A few days ago, a Libyan friend asked me, “Will Joe Biden really become President of the United States?”
Until recent years, I would have been a bit arrogant in responding. I would have felt it was like asking an Italian if they have good pasta. You’re suggesting a weakness in our democracy? It’s our best-known product. But by January 1st, this had become a question it was at least conceivable to ask. We had become a lot more like Libya than we were before Trump.
And that was before the Trumpist putsch today.
From 2002 to 2012, I spent a lot of time visiting Afghanistan and Libya. People in both countries love to vote. So, they would seem to accept the philosophical basis of democracy. However, they are less keen on accepting the results if the opposition wins. They like the action of voting but don’t understand the culture behind voting.
Libya has been engulfed in a civil war since 2014 for this reason. For much of this time they have had two establishments, each claiming to be the legitimate government. They have what I call “democracy until the other side wins.” Afghanistan has “democracy until my cousin asks a favor.” Neither is the same as the rule of law.
On an individual level, almost no Libyan official will accept his dismissal until he is physically blocked from entering his office or they change the locks. That is why there have been as many as three men at the same time claiming to be head of the Libyan Investment Authority (LIA), and often two men (yes, it’s always men) claiming to be Libyan diplomats in the same posting. These officials always have an excuse for why they should stay, and usually it’s pretty convoluted, but that doesn’t bother them.
The issue in Libya is confusing legalism with the rule of law. It is what philosophers call a category mistake, like walking around Oxford’s campus, looking at individual buildings, and asking, “but where is the university?” The answer is that Oxford University is the sum total of colleges, administrative buildings, laboratories, libraries, sports facilities, and so on.
The rule of law is a way of life. Libyans have had hardly any experience of this way of life. As a result, what they’re doing is understandable, to an extent.
What’s America’s excuse?
As many have pointed out, the problem is not Donald Trump, it’s much of the Republican Party and the 74 million Americans who voted for Trump, almost all of whom still seem to stand by him today. Those 74 million people had might as well be living in what is called an emerging democracy where you put your cockamamie ideology or your family loyalties above the rule of law.
For almost two-and-a-half centuries, American identity included living under the restraints of our Constitution—not as a burden but as a badge of honor. So how did we become a country where half our citizens don’t understand the glory of living under the rule of law?
We lost our pride in living under the rule of law, just as we have lost our acceptance of living under other restraints. This pride eroded, along with trust in government, but also with many other conventions. It’s been some time since our culture valued any sort of deference, including to scientific expertise or to the vulnerable. (You see both in the right-wing response to the pandemic, which has cast doubt on the work of scientists while also suggesting a few hundred thousand people dying is merely the cost of doing business.)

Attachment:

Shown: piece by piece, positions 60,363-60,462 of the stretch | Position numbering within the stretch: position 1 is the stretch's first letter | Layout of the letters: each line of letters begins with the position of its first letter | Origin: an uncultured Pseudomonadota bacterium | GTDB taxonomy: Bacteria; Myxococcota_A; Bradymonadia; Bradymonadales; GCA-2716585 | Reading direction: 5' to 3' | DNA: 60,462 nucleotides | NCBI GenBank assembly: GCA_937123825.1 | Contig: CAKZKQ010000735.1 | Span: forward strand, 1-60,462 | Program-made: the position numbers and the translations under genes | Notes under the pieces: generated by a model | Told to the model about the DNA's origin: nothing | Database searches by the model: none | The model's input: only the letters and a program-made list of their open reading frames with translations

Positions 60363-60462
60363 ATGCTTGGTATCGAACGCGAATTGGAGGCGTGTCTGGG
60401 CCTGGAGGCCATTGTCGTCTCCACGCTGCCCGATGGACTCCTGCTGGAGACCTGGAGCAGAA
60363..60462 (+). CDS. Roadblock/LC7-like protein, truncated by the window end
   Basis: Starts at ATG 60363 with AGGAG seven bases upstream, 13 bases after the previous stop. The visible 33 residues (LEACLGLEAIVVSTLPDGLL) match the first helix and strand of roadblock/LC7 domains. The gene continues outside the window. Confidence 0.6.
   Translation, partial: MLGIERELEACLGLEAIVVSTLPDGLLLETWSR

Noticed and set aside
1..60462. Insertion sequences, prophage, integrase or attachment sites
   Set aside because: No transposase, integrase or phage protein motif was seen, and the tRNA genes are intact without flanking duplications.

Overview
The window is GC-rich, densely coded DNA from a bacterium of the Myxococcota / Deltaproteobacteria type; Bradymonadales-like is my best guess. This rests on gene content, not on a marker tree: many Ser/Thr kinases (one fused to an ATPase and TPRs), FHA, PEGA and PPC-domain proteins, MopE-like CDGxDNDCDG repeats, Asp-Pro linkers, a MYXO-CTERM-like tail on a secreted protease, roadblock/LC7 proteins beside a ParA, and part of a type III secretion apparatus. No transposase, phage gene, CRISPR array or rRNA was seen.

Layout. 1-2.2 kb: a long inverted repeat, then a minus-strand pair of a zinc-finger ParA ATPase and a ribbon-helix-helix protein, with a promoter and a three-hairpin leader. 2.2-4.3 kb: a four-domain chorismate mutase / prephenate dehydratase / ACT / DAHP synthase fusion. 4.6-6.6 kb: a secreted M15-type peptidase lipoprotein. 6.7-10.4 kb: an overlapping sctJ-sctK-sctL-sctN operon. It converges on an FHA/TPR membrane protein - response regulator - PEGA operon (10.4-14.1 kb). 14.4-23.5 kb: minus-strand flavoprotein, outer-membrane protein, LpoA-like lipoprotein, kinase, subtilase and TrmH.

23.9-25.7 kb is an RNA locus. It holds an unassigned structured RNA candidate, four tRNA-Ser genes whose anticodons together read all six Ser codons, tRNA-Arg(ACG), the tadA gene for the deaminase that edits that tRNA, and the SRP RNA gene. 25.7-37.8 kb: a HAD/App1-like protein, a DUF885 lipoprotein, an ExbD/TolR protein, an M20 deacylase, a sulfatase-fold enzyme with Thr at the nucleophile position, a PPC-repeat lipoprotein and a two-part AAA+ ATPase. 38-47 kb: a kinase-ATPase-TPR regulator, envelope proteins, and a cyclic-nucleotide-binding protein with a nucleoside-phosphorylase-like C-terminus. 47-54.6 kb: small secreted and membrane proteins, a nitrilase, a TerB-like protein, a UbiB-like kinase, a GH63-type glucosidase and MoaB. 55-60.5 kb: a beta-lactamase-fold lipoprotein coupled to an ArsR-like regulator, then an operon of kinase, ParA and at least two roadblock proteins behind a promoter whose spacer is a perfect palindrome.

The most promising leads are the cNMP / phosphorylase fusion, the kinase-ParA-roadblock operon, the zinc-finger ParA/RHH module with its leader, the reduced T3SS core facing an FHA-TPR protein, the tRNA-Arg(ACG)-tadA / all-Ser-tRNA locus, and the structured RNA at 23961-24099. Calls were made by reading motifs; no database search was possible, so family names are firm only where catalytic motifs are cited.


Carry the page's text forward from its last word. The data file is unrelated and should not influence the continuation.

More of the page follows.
Enacting one’s narcissism became the only rule, and, as Stuart Schneiderman said, narcissism is always enacted at someone else’s expense. We elected a president who acts like a big baby. Those who voted for him said things like “it was time to shake things up” and “I’m tired of political correctness” and “I’m tired of being told what to do.” They wanted to let their id out. They were tired of hypocrisy.
But Trumpism is not the opposite of political correctness; both are aspects of the same illness. The collective sickness we’re suffering from is an inability to see oneself as one person among others with no larger or smaller claim on the universe’s attention. The desire to force one’s opinions and preferences on the rest of the world is just the mirror image of the desire to burn it all down. Neither one shows a respect for freedom. Polarization is not the problem in the United States right now so much as the selfishness that generates it. Freedom is only possible when both sides realize that it’s possible for others to disagree with them—and occasionally you’re going to be on the losing side of that disagreement. A respect for the feelings of others makes freedom possible. Sometimes it looks like what adolescents call hypocrisy.
The putschists in their infantile cosplay getups are devotees of narcissistic self-expression. When some of them referred to Congress as “our house” they didn’t mean that metaphorically; they literally put their feet up on the desks. That’s something only children and boors do. It is too soon to really absorb the events of today, but the corrective to the riot in the Capitol will include a return to the civility of classic liberalism. Let’s hear it for restraint, mutual respect, and pride in following rules.
And let us hope for justice under the law for those who perpetrated the events of today.